Jamal Khashoggi’s fiancee admits she partly blames herself for murder

Jamal Khashoggi’s fiancee Hatice Cengiz reveals she suffered a ‘psychological meltdown’ after his murder and admits she partly blames herself because he went to Saudi consulate ‘because of me’

  • Hatice Cengiz waited in vain for Khashoggi to emerge from the Saudi consulate
  • He had gone into the building in Istanbul to collect papers for their marriage 
  • She said she fears Khashoggi was angry with her when he realised it was a trap 

Jamal Khashoggi’s fiancee has said she suffered a ‘psychological meltdown’ in the wake of his death in a Saudi consulate, and partly blames herself because he went there to collect papers for their marriage. 

Hatice Cengiz said she was haunted by the thought that Khashoggi had been angry with her in the moments before his death when he realised he had walked into a trap.

Khashoggi was murdered by Saudi agents a year ago on Wednesday while Cengiz waited in vain for him to return.   

Speaking to The Times, Cengiz said the dissident journalist had wanted to draw the world’s attention to Saudi Arabia – and had certainly done so in death.  

Hatice Cengiz (right), the fiancee of Jamal Khashoggi, at a memorial event in Istanbul yesterday with Jeff Bezos, the owner of the Washington Post for whom Khashoggi worked

Khashoggi was last seen alive on October 2, 2018, when he went to the Istanbul consulate to collect papers he needed to marry Cengiz, a Turkish citizen. 

After entering the building he was accosted by Saudi agents who murdered him and apparently dismembered his body. 

His remains have never been found, and his death remains shrouded in mystery. 

‘I know rationally that it’s not my fault. They laid a trap for him to be murdered,’ Cengiz told the newspaper. 

Khashoggi (pictured) was murdered in the Saudi consulate in Istanbul a year ago

‘But he went because of me. It’s what happens – all these thoughts come into your mind.’  

She said she had wondered ‘when he saw everything that was waiting for him, prepared, whether he asked himself if it would be better if he hadn’t had to come here.’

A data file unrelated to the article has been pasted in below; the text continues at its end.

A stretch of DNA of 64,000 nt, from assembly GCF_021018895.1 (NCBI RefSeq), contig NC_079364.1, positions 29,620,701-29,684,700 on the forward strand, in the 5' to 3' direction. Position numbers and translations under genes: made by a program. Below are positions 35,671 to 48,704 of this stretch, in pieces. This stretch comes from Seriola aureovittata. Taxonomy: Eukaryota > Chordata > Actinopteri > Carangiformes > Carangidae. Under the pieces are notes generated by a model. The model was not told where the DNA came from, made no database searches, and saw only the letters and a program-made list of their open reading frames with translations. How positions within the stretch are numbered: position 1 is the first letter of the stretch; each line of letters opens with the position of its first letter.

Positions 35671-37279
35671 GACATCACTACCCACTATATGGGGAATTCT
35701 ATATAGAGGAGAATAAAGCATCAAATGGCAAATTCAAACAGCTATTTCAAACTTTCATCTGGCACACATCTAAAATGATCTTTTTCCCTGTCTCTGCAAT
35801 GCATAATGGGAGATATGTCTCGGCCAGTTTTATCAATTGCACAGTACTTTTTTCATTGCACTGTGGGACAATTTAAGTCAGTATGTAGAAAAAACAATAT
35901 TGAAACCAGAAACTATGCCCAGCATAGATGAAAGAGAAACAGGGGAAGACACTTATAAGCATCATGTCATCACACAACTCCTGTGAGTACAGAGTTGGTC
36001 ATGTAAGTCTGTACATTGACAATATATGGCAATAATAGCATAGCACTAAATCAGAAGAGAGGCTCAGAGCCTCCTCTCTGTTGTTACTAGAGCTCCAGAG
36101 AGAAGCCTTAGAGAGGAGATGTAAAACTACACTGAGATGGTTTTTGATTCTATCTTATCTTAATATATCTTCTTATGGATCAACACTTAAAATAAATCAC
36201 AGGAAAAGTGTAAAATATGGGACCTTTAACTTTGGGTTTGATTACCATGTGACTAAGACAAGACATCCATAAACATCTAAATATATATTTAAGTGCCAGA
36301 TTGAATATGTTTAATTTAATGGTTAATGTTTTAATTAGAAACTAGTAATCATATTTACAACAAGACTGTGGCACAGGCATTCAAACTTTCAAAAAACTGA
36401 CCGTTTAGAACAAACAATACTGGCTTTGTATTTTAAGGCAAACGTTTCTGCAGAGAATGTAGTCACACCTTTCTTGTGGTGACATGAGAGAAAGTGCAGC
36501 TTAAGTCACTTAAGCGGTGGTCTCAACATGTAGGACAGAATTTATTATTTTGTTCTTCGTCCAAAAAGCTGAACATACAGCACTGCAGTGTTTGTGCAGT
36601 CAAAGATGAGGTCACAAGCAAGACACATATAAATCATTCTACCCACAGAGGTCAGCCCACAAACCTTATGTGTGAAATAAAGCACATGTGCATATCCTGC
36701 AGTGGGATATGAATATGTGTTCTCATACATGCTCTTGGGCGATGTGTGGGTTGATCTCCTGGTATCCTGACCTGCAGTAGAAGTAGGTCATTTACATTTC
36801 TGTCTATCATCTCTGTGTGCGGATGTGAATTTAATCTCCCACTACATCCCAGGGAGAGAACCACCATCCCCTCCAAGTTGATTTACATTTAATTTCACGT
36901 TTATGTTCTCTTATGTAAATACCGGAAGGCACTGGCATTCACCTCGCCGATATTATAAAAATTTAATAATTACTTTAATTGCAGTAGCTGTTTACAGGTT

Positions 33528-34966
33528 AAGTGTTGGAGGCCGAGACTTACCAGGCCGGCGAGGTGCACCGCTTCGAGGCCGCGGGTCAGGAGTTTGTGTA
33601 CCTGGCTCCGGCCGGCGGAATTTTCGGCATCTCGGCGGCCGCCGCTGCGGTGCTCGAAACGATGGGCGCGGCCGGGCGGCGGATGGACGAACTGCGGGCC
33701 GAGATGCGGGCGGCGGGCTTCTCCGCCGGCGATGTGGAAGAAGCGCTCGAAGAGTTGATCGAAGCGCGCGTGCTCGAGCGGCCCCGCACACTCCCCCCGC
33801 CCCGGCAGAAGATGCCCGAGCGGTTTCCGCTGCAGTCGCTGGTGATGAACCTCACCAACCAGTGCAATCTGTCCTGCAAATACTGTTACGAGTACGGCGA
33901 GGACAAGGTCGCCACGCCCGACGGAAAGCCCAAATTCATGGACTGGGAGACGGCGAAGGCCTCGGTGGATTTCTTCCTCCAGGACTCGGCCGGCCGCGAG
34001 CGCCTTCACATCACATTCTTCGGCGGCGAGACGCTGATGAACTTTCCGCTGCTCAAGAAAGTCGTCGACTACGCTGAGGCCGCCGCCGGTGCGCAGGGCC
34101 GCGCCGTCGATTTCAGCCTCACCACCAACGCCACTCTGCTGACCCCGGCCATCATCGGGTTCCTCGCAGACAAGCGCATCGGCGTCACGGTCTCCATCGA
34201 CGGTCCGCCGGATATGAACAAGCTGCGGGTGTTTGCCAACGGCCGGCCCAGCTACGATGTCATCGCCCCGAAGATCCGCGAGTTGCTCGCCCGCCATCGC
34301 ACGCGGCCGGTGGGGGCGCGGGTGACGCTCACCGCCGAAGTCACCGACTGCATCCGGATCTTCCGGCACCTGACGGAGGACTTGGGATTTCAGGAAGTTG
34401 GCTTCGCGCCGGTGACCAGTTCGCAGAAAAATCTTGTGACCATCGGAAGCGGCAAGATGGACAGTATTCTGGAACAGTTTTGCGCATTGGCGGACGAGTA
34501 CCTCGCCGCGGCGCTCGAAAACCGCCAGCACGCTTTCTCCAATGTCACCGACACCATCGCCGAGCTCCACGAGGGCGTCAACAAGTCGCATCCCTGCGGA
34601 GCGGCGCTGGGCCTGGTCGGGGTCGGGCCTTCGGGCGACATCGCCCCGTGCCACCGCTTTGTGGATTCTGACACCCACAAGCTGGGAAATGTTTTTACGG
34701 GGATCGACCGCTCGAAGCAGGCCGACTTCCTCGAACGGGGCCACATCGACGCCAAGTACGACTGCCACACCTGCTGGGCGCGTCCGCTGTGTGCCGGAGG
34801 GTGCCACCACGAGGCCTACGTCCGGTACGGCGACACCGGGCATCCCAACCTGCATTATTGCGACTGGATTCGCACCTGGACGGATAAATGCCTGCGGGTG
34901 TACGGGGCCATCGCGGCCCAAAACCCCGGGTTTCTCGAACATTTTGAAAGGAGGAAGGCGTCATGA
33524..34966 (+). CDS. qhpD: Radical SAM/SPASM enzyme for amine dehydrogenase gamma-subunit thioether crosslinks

Yesterday Cengiz helped to unveil a new memorial for Khashoggi as his friends marked the first anniversary of his death. 

Amazon supremo Jeff Bezos, the owner of the Washington Post where Khashoggi was a columnist, paid tribute to Cengiz after embracing her at the event. 

‘No one should ever have to endure what you did,’ Bezos said. ‘You need to know that you are in our hearts. We are here and you are not alone.’ 

Cengiz said she felt ‘anxiety, fear and strange things that I cannot express’ about returning to the site. 

‘Last year, I was waiting for Jamal on my own. This year the whole world will be waiting with me for Jamal – but we will be waiting for justice for Jamal,’ she said.

Khashoggi was a former royal insider who had become a sharp critic of the Saudi regime and it is widely suspected that the crown prince wanted him dead. 

A UN report published in June said there was ‘credible evidence’ linking Prince Mohammed to the killing. 

Hatice Cengiz, pictured yesterday, returned to the place where she waited anxiously for Khashoggi to emerge from the Saudi consulate last year where he was collecting paperwork 

Cengiz (centre) and Bezos (second left) stand over a new memorial for Khashoggi (whose name is written in Turkish spelling) in Istanbul yesterday

Saudi Arabia’s crown prince Mohammed bin Salman, pictured last month, has come under widespread suspicion over the death but has denied involvement 

In a 99-page report, the UN’s special investigator Agnes Callamard said experts found it ‘inconceivable’ that a sophisticated 15-man mission to kill Khashoggi could have happened without Prince Mohammed’s knowledge.  

An audio recording of Khashoggi’s final moments, heard by UN investigators, apparently reveals how his killers discussed cutting his body into pieces, before accosting Khashoggi who died amid ‘sounds of a struggle’. 

In an interview this week Prince Mohammed said he took ‘full responsibility’ for Khashoggi’s death, but denied that he ordered the murder.  

Riyadh’s ever-changing explanations for the death helped to fuel suspicion that the prince was behind the operation.

Saudi Arabia initially denied any knowledge of what happened, insisting for weeks that Khashoggi had walked out of the consulate alive.   

After finally acknowledging that Khashoggi had died in the building, Saudi officials then claimed he had died accidentally during a brawl.  

Changing tack again, the Saudis then admitted the journalist was murdered, charged 11 people but denied that the prince had been involved. 

The 11 suspects are apparently still facing charges but few details of the case have been released.   

Source: Read Full Article